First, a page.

Now Charité and UKB are joining forces

BerlinAn employee of the Unfallkrankenhaus Berlin (UKB) stands on Wednesday morning at the Marzahn clinic for digital therapy and lets the kite fly. He does it virtually, wears VR glasses, and holds two sensors in his hand. The artificial reality it produces is shown on a large screen on the opposite wall. And the way the dragon slowly climbs there looks like a video game.

This is not a game. Witold Rogge and his team use digital technology to try to treat patients. UKB’s senior neurology consultant says: “Post-Covid has not yet been fully investigated.” About 200 symptoms are attributed to this discovery. Until now, complaints are usually treated individually. Everyone who suffers from dyspnea is referred to lung rehabilitation, and those whose circulation no longer goes to cardiac rehabilitation. “We want to find a therapy that is tailored to the patient,” says Rogge.

Charité and Unfallkrankenhaus Berlin (UKB) will not only work more closely together in this area than before. They want to benefit from themselves. And while those responsible for both groups sign on Wednesday at UKB, House S, fourth floor, the future is two floors down. A future with Corona, Post-Covid, Long-Covid, a future with severe clinical pictures that severely limit the lives of those affected.

Charité provides scientific tools for this. For example, the fatigue syndrome following Covid infection, the chronic fatigue that can be caused by the coronavirus. Carmen Scheibenbogen studies this at the University Hospital of Berlin and is considered an expert in the field throughout Germany. The results are now sent directly to the UKB’s attending physicians. It is one of the hospitals of professional associations, BG for short, the largest non-profit hospital care company in Germany, as UKB Managing Director Axel Ekkernkamp points out. “There are currently 100,000 recognized post-Covid occupational disabilities in Germany,” says the professor. “BG hospitals are of course committed to looking after this.”

This is where Senior Doctor Rogge and his team come into play – the video game. “We are logistics,” says the neurologist. Twenty Covid patients are currently treated in UKB. “The question that pops up in our heads: How to get these people back to work?” Answer: by simulation. Because it shouldn’t be just about having the kite fly virtually to train fine motor skills. “By developing our idea, this can lead to the occupational therapist filming the patient’s workplace, translating these images into virtual reality, and then the therapist and the patient exercise possible work processes together.”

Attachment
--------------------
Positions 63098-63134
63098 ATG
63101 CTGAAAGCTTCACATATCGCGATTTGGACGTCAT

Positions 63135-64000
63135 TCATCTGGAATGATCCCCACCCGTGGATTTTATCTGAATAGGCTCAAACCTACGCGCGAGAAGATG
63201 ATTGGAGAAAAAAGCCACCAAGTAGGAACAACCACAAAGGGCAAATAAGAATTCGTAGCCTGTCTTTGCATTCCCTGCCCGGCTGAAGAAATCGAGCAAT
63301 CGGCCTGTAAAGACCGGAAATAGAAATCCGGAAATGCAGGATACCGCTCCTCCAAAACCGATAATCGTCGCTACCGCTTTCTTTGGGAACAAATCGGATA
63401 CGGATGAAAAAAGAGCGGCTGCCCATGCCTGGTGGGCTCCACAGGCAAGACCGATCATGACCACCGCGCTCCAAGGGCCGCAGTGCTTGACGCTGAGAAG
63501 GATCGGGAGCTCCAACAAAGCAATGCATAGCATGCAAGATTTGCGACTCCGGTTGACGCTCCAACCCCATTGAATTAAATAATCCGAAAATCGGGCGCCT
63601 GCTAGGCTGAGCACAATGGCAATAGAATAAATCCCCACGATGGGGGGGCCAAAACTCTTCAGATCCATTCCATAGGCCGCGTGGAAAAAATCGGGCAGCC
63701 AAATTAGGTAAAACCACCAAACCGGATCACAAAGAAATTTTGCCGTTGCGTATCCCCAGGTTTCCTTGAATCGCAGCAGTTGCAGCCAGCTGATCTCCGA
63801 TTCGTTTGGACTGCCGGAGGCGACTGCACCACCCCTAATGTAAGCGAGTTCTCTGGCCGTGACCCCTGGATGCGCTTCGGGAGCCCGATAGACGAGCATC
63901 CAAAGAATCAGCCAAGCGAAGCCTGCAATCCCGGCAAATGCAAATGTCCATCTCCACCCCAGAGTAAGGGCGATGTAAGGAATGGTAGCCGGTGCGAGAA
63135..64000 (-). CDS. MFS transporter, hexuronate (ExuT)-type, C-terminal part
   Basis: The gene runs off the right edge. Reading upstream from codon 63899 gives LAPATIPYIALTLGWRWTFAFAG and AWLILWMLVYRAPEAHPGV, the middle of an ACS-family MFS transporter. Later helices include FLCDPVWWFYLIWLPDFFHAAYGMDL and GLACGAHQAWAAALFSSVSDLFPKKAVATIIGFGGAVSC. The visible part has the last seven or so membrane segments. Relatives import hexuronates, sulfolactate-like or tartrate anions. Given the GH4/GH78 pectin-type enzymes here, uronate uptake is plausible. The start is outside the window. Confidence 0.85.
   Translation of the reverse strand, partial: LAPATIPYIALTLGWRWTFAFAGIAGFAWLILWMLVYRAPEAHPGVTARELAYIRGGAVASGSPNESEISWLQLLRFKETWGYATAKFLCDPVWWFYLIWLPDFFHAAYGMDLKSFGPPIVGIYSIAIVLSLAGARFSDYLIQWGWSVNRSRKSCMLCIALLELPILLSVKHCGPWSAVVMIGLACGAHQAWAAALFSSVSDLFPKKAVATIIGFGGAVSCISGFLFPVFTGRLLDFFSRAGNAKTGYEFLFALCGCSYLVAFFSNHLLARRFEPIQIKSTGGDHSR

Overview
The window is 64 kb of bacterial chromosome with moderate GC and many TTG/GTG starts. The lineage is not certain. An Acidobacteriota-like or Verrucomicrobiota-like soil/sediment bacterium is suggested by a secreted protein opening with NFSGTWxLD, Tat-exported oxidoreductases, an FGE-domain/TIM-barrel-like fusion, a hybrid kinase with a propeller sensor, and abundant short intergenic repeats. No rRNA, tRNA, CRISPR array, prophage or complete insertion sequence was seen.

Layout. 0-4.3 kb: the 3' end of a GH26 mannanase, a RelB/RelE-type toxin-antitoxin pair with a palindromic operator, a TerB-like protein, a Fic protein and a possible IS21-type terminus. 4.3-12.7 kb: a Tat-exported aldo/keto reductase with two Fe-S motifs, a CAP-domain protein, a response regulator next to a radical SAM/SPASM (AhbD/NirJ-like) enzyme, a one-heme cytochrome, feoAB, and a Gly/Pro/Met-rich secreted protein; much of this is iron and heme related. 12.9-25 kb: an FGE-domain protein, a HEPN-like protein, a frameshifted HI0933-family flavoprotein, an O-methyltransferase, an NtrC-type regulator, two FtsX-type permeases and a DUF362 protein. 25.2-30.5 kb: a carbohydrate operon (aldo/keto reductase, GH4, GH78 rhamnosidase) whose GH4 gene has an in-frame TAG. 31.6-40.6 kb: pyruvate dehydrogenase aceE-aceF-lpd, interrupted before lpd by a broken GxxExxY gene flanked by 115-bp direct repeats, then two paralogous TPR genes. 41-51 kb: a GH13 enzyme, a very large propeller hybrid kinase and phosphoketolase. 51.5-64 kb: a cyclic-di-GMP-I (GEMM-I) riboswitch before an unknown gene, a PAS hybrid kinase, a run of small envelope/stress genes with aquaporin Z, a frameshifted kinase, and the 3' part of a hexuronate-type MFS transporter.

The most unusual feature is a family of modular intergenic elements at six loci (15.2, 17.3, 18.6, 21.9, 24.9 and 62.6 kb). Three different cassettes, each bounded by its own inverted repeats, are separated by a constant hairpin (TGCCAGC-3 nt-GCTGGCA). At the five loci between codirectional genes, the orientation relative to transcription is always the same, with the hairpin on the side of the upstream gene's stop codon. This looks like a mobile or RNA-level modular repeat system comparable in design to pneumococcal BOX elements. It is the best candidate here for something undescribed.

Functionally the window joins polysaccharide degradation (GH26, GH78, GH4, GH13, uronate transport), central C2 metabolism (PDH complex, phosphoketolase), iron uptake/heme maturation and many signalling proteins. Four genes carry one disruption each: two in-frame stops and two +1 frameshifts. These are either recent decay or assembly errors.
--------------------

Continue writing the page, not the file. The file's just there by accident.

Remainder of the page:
Post-Covid: A Long Odyssey of Patients

Simulation, a trip from the pure world of clinics, also creates motivation. At least that is the hope, as people suffering from post-Covid or long-term Covid from waves one and two of a pandemic usually have had an odyssey through the healthcare system and are disappointed, frustrated, and apathetic at their lack of success.

UKB now provides them with technology that they can use in their own four walls after discharge from the hospital. “Here,” says Rogge, looking at a large video wall with a kite set against a mountain panorama, “this is just the beginning.” a wall in a white cloud: “UKB Brain Cloud 1.0”. Brain plexus, first.

Heyo Kroemer passed this letter earlier when he was learning personally what this digital therapy was all about. The president of the Charité is convinced that the medical standard can only be maintained when clinics work together. “Medicine is becoming more and more specialized. No institution is able to provide experts in every field – says the professor.

Charité has developed two strategies to meet this trend. On the one hand, through integration, ”says Kroemer. The Berlin Institute for Health Research is now part of the state university, which will be joined by the German Heart Center in January. The second strategy is: cooperation. Like now with UKB. “I’m sure the close medical and scientific exchange has great added value,” says Ulrike Gote (Greens), senator responsible for both healthcare and science. “Ultimately, the patients benefit.”

Not only in the fight against Corona and the consequences. Charité and UKB initially want to cooperate in the fields of orthopedics, surgery, neurosurgery, urology, ENT and maxillofacial surgery. Both companies also want to counteract another major problem in the hospital sector: the lack of nursing staff. “We will have a small university on our campus in October,” says UKB’s managing director Ekkernkamp. “There will be a digital health course.”

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